I recently had an opportunity to be invited into an estimating class via video conferencing so that I
could provide a demonstration of our TurboBid estimating software.
The company providing the class was Candels. They have a new state of the art training facility located in Southwest Florida.
The main reason that I’m writing this is to share just how impressed I was with the concepts that I saw being taught by Mr. Candels, and how they mirror the same concepts that we use in TurboBid.
While most estimate training classes will focus on the obvious aspects of estimating, it was refreshing to see Marc Candels taking the time to dig down deeper and help his students learn how to calculate their company’s operational costs, and then how to apply those costs to their estimates.
I was delighted to see that Marc had developed an Excel spreadsheet that basically matches the same context as the manpower burden calculator that we include in TurboBid. Both tools assist users in identifying and accounting for the additional cost, above and beyond the employee’s pay rate per hour, that their company incurs for each field employee that will be working on the job. The calculated annual burden cost is then divided by the employee’s annual billable hours. Annual billable hours are basically the number of hours that the employee will be on the job working each year. The result is an accurate manpower burden rate per hour that can be plugged into their estimates.
Mr. Candels also developed an Excel spreadsheet that follows the same concept as the overhead rate per hour calculator that is included in TurboBid. Both of these tools are designed to assist users in identifying and accounting for all of the costs that their company incurs simply because they’re in business. These costs have nothing to do with a project’s material, labor, etc. They include vehicle expenses, office supplies, office staff, utilities, etc. These overhead expenses must be paid each and every month regardless if their company is awarded 100 projects or, heaven forbid, they are not awarded a single project. The second step in the process is to calculate the company’s total annual billable hours. This basically represents how many hours all of their field employees will actually be working on projects over the course of the year. Once these values are determined, the annual overhead expense is divided by the annual billable hours. The result is the company’s overhead cost per hour. This overhead cost per hour is then plugged into their estimates.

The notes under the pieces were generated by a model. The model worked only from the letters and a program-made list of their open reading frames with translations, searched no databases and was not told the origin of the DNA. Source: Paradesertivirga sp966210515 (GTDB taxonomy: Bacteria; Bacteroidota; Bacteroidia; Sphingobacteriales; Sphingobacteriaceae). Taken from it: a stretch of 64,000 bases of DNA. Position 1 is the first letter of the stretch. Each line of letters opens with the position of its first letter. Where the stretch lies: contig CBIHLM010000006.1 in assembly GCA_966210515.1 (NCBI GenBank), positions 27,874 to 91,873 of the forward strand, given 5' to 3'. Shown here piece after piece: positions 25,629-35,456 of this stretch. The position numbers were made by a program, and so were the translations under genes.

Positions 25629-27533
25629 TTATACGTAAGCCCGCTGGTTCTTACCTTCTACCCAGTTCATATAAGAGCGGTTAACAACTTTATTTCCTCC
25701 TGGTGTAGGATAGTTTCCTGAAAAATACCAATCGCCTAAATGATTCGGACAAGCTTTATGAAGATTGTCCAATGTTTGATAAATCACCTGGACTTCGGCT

When it comes to estimating, I constantly preach that a company must know all of their costs before they can decide what to sell a job for. Unfortunately, I’ve seen that far too many estimators don’t accurately account for their burden and overhead costs. This is why I was so pleased to see that Candels training classes dig deep into these subjects.
I am often asked where someone can receive estimate training. Candel’s will certainly be high on my list of recommendations.
For more information on Candel’s, please visit their website at https://www.candelsoncall.com.